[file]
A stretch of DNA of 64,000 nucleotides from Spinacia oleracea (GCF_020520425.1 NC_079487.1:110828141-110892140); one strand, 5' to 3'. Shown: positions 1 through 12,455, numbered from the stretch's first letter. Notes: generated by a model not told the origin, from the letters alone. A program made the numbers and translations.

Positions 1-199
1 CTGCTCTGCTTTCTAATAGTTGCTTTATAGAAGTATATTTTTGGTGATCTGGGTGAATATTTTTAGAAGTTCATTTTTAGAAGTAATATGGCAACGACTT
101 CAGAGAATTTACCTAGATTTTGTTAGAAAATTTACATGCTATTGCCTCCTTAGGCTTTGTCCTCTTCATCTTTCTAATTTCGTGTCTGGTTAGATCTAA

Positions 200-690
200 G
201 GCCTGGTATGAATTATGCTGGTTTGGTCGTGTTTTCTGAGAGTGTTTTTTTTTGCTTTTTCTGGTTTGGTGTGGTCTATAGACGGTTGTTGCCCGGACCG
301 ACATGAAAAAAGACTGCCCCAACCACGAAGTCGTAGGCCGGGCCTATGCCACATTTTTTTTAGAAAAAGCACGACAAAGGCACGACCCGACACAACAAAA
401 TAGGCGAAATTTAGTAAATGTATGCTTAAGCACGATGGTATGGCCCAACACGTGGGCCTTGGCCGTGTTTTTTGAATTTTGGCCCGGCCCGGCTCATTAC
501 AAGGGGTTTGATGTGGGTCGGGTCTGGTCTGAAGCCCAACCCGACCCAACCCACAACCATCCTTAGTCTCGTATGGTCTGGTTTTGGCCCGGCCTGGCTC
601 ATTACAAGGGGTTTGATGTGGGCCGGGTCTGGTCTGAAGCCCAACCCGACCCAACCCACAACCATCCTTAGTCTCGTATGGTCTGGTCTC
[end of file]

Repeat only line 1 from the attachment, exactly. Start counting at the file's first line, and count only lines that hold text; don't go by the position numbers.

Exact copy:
A stretch of DNA of 64,000 nucleotides from Spinacia oleracea (GCF_020520425.1 NC_079487.1:110828141-110892140); one strand, 5' to 3'. Shown: positions 1 through 12,455, numbered from the stretch's first letter. Notes: generated by a model not told the origin, from the letters alone. A program made the numbers and translations.